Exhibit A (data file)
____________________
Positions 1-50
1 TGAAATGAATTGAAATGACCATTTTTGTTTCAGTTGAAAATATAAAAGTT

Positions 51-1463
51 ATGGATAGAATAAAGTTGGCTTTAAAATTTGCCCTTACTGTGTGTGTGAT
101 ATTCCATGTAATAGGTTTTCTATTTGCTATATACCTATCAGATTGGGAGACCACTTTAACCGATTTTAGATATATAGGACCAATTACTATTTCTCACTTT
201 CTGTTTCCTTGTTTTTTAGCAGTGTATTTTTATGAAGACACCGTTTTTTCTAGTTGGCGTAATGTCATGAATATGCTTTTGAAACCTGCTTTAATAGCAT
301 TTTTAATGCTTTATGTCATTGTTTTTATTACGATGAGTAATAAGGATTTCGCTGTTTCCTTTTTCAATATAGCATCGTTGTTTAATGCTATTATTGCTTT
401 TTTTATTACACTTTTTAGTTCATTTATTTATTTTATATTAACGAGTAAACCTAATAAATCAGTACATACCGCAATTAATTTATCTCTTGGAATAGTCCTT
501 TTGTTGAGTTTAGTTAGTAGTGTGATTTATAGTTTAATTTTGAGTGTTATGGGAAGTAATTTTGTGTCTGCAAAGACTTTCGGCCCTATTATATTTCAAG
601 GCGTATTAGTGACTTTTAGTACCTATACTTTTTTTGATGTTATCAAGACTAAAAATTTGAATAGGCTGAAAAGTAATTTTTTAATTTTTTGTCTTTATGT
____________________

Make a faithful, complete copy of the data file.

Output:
Positions 1-50
1 TGAAATGAATTGAAATGACCATTTTTGTTTCAGTTGAAAATATAAAAGTT

Positions 51-1463
51 ATGGATAGAATAAAGTTGGCTTTAAAATTTGCCCTTACTGTGTGTGTGAT
101 ATTCCATGTAATAGGTTTTCTATTTGCTATATACCTATCAGATTGGGAGACCACTTTAACCGATTTTAGATATATAGGACCAATTACTATTTCTCACTTT
201 CTGTTTCCTTGTTTTTTAGCAGTGTATTTTTATGAAGACACCGTTTTTTCTAGTTGGCGTAATGTCATGAATATGCTTTTGAAACCTGCTTTAATAGCAT
301 TTTTAATGCTTTATGTCATTGTTTTTATTACGATGAGTAATAAGGATTTCGCTGTTTCCTTTTTCAATATAGCATCGTTGTTTAATGCTATTATTGCTTT
401 TTTTATTACACTTTTTAGTTCATTTATTTATTTTATATTAACGAGTAAACCTAATAAATCAGTACATACCGCAATTAATTTATCTCTTGGAATAGTCCTT
501 TTGTTGAGTTTAGTTAGTAGTGTGATTTATAGTTTAATTTTGAGTGTTATGGGAAGTAATTTTGTGTCTGCAAAGACTTTCGGCCCTATTATATTTCAAG
601 GCGTATTAGTGACTTTTAGTACCTATACTTTTTTTGATGTTATCAAGACTAAAAATTTGAATAGGCTGAAAAGTAATTTTTTAATTTTTTGTCTTTATGT